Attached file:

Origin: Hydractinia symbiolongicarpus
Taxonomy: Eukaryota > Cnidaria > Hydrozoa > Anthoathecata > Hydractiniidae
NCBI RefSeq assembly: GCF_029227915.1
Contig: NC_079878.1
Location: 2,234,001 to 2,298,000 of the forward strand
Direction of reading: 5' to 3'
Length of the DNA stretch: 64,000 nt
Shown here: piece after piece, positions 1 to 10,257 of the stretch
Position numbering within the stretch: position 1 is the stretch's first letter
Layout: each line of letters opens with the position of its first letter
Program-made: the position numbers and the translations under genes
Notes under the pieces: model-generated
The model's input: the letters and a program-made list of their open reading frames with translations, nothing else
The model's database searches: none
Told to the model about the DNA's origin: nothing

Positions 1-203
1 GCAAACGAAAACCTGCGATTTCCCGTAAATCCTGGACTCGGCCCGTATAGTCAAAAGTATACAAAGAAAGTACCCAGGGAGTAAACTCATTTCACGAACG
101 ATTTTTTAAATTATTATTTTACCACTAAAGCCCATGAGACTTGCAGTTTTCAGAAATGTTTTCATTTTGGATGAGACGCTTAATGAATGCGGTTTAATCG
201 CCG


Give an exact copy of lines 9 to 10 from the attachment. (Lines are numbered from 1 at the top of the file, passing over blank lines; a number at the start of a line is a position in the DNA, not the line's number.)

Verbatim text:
Position numbering within the stretch: position 1 is the stretch's first letter
Layout: each line of letters opens with the position of its first letter